The method of input tax apportionment is not prescribed in law as long as it is fair and reasonable. HMRC also confirms that it should be “kept simple” per the Input Tax Manual at VIT40000.

Pro advice 1. Encourage your clients to make a note of the calculation process in case of a query on a compliance visit.

Pro advice 2. Your clients will need to make a further input tax adjustment if their business is partly exempt and the employee has some involvement in the exempt part of the business. In most cases, the employee will be involved in both parts of the business so the input tax will be residual input tax and partly claimed, usually based on the standard method according to the split of taxable and exempt income. For more information on partial exemption, see VAT Notice 706.

Employee rewards

HMRC accepts that rewards your clients give to their staff to motivate them and boost performance are legitimate business expenses. For example, rewards might be given to celebrate securing a profitable order or at the end of a project or contract. It is therefore acceptable to claim input tax on any goods or services purchased in these circumstances. However, this is not the end of the story.

Output tax

If your clients provide rewards of goods or services that are available to all staff in their business, then HMRC’s policy is to not expect output tax to be paid on the supply in question, with input tax being claimed on the purchase. But there could be a problem if they reward specific individuals.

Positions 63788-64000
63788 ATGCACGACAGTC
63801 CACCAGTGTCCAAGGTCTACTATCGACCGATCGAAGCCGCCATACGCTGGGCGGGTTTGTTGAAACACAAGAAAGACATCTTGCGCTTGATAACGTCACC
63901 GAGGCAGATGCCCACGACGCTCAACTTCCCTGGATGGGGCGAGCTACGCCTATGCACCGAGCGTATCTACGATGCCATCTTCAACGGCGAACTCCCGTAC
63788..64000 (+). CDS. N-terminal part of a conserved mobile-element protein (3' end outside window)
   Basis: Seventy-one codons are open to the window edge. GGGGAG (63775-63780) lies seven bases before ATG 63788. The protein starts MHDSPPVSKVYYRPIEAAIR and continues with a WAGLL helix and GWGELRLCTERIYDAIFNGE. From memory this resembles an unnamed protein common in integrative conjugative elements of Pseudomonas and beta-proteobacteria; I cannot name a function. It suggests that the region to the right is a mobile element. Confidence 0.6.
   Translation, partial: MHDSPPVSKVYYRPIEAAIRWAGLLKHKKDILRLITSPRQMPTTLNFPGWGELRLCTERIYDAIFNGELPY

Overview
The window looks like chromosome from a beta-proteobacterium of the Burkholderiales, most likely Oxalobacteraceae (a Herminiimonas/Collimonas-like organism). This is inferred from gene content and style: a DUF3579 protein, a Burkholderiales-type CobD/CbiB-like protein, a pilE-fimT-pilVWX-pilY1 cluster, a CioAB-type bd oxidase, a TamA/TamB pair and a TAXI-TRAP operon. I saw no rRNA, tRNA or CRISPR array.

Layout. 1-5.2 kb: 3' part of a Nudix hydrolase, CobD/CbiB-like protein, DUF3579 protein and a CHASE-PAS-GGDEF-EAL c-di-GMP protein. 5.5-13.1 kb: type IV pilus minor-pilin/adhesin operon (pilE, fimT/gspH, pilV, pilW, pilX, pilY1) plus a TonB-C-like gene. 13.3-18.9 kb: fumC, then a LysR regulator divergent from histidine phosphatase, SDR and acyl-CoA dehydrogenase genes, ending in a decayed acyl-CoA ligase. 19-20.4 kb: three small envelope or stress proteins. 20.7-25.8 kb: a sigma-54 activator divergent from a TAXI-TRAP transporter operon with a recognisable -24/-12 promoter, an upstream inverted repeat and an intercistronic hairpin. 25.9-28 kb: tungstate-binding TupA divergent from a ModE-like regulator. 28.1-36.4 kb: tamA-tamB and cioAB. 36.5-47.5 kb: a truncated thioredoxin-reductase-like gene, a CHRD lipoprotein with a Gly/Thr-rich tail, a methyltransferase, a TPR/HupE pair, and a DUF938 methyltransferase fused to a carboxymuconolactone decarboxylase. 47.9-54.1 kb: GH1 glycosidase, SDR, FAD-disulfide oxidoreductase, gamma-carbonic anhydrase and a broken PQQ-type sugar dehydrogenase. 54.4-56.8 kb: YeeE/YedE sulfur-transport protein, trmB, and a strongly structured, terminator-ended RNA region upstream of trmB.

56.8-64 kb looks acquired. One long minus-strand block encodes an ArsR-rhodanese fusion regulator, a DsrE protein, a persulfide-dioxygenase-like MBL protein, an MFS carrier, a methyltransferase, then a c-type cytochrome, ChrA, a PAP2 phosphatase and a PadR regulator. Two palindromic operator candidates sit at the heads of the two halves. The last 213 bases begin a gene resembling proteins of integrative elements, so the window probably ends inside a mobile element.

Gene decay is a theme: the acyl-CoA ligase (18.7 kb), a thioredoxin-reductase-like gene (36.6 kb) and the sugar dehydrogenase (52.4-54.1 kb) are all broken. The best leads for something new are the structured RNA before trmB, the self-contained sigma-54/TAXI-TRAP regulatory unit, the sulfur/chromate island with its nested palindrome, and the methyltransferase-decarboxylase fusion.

Example. Acom Ltd has had a successful trading month, winning lots of commission from new orders, so the directors have agreed to take out all staff for a free meal and drinks at a local restaurant. John has been particularly successful, so he is given a crate of champagne worth £240 as a special reward just for him.

No output tax is payable on the food and drink and input tax can be fully claimed. Input tax can also be claimed on the cost of the champagne but output tax of £40 must be declared on the VAT return that includes the date when it is given to John, i.e. £240 x 1/6 = £40.

Pro advice 1. It is possible in situations such as the meal that the invoice from the restaurant will be made out to the individual director paying the bill with a personal debit or credit card. This is not a problem because the purpose of the expense is relevant to the business. As long as the business reimburses the director for the cost of the meal, then input tax can still be claimed.

Pro advice 2. The above Pro advice also applies to other costs, e.g. a hotel bill made out to the employee when they are away on a business-related trip.

Trips and team building